The bitter patent feud over CRISPR, a gene-editing tool with unprecedented potential, continues in the United States. Meanwhile, French biotech Cellectis is staking a claim to the technology in Europe.

Cellectis announced that the European Patent Office has granted it a patent to use CRISPR in T cells. The patent, to be issued in August and valid until 2034, will advance Cellectis’ efforts to marshal the immune system against cancer. Other companies looking to use CRISPR in T cells in Europe will need to license from Cellectis.

“We’re not a company that’s here to block the other [companies],” said Andre Choulika, chairman and CEO of Cellectis, to GEN. “We’re here to develop products on our side … but, if there are people that are interested in using CRISPR in T cells, we’re definitely open to talk to them.”

Cellectis’ claim to fame is its use of CAR-T cells to recognize and destroy cancer cells. These modified immune cells are equipped with surface proteins that latch onto cancerous cells. The surface proteins can be customized to a patient’s specific cancer.

Other companies—including Novartis, Juno, and Kite—also use CAR-T cells. Unlike these companies, which collect and modify a patient’s own immune cells, Cellectis is developing universal CAR-T cell lines that can be widely used. Cellectis has already used this approach to successfully treat two infants with leukemia. And the company has three ongoing clinical trials testing different CAR-T cells for different cancers.

In order to improve its CAR-T cells, Cellectis plans to use CRISPR to screen for genes that can be knocked out. These could include genes encoding checkpoint inhibitors—molecules that guard against excessive inflammation by weakening the activity of immune cells. Removing the shackles from CAR-T cells may unleash their full therapeutic potential—if this can be done without provoking a runaway immune response.

While CRISPR screens are cheap and fast, Cellectis doesn’t plan to give patients CRISPR-modified cells anytime soon. Choulika believes TALEN, an older gene-editing technology, is more precise and therefore, better for therapeutic use. But Cellectis will use CRISPR as a quick-and-dirty way to identify genes during the initial research stages.

Choulika offers a simple analogy to illustrate the point.

“If you want to print a boarding pass, you print it on your printer at home,” said Choulika. “If you want to print a book or a magazine, you … go to a professional.”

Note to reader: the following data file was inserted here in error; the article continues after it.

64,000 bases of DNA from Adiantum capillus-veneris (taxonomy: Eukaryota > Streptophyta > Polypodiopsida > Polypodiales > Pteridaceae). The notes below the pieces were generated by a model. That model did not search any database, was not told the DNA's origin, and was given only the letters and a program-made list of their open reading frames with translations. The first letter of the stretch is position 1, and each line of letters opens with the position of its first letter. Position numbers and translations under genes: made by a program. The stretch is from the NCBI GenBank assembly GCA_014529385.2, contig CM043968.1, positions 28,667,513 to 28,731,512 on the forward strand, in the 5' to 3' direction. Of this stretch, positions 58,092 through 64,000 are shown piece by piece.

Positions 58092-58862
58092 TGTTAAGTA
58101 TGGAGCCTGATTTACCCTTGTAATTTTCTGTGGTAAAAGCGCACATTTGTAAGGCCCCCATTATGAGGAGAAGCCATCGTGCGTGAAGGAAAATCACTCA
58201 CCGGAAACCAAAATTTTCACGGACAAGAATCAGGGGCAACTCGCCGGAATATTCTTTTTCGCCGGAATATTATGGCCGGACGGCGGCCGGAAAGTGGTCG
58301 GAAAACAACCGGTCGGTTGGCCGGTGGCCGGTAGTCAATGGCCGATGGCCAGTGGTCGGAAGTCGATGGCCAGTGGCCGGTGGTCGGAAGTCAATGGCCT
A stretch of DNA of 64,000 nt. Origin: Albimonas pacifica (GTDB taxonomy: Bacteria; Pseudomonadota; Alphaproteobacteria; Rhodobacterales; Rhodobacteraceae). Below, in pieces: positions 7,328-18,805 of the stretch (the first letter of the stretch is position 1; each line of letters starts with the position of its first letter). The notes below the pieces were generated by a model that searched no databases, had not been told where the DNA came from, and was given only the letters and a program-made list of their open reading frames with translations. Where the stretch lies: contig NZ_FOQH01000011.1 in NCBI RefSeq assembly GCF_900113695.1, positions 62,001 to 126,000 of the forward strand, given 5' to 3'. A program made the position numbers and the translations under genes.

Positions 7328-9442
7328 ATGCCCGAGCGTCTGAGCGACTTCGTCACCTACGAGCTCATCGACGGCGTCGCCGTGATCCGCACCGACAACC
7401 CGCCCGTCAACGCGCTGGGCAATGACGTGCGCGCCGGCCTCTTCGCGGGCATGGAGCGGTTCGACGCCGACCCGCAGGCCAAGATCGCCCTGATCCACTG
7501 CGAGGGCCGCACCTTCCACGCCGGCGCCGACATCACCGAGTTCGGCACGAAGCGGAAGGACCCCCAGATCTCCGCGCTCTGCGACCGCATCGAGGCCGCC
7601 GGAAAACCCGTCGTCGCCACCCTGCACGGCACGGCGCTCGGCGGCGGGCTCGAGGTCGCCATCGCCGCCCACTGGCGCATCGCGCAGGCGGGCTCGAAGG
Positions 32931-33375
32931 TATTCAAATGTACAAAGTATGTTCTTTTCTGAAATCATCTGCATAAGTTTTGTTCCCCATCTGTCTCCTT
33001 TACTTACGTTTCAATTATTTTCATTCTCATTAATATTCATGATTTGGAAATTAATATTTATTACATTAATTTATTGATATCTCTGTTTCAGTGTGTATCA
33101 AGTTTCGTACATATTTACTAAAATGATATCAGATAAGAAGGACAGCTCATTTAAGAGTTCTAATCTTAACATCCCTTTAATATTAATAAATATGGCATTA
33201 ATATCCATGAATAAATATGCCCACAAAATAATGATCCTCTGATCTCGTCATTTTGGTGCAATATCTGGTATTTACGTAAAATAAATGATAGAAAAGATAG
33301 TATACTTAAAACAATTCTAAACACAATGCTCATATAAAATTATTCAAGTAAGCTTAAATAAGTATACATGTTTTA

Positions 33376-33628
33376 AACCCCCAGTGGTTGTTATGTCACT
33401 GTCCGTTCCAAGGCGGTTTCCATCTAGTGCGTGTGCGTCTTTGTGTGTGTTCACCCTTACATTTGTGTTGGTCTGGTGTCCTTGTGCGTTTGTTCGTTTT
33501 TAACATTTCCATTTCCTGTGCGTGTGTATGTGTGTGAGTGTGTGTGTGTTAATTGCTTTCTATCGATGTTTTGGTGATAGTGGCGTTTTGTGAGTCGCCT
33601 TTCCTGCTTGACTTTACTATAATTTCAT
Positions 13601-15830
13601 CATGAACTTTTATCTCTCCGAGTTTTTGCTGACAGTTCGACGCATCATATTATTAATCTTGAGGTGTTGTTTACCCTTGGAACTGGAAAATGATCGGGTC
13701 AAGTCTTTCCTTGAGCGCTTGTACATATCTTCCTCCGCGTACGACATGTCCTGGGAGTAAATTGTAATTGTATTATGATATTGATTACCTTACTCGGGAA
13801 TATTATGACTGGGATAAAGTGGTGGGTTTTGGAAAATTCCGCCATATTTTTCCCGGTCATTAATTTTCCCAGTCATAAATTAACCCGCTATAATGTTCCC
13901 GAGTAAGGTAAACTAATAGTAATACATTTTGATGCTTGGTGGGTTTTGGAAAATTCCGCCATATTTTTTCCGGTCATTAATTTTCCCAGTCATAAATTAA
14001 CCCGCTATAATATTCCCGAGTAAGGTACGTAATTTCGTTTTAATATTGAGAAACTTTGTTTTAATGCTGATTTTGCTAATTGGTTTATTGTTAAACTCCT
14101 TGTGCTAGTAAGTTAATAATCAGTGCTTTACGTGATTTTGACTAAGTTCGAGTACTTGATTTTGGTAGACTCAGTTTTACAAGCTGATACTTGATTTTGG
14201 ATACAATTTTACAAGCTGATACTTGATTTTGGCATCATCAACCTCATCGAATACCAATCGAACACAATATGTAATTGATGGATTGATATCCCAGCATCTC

Jacob Sherkow, professor at New York Law School, thinks that Cellectis’ patent is a major development in the world of gene editing and cancer immunotherapy.

“Cellectis’ patent is pretty broad and it covers the most typical variants of the CRISPR CAR-T technology,” Sherkow commented to GEN. “They’ve staked a claim to a pretty decently sized rock on this otherwise variegated patent landscape.”

But Sherkow sees ways that companies could work around the patent. He notes that the patent applies to CRISPR in cells where the gene editing components are expressed in the T cells. If a company can deliver already-expressed CRISPR components to cells, Sherkow says, that may fall outside the patent’s claims.

Cellectis has submitted a similar application to the United States Patent and Trademark Office. Choulika believes the patent’s approval in Europe bodes well for its approval in the U.S., but Sherkow is less certain.

“Generally speaking … the two institutions do not pay attention to what one another does—period,” said Sherkow.

He cites the fact that, in the United States, the Broad Institute received a CRISPR patent, despite UC Berkeley complaints that the Broad’s work was an obvious extension of research done at Berkeley. But, in Europe, UC Berkeley won a major patent for the broad application of CRISPR in bacterial, animal, and plant cells. Because of the overlap between Berkeley and Cellectis’ patents, companies looking to use CRISPR in T cells may need to license from both groups.

Berkeley’s European CRISPR patent is already being challenged by at least six groups, Sherkow says. Cellectis will likely face opposition as well.

“It would be beyond belief if this patent were not challenged,” said Sherkow.

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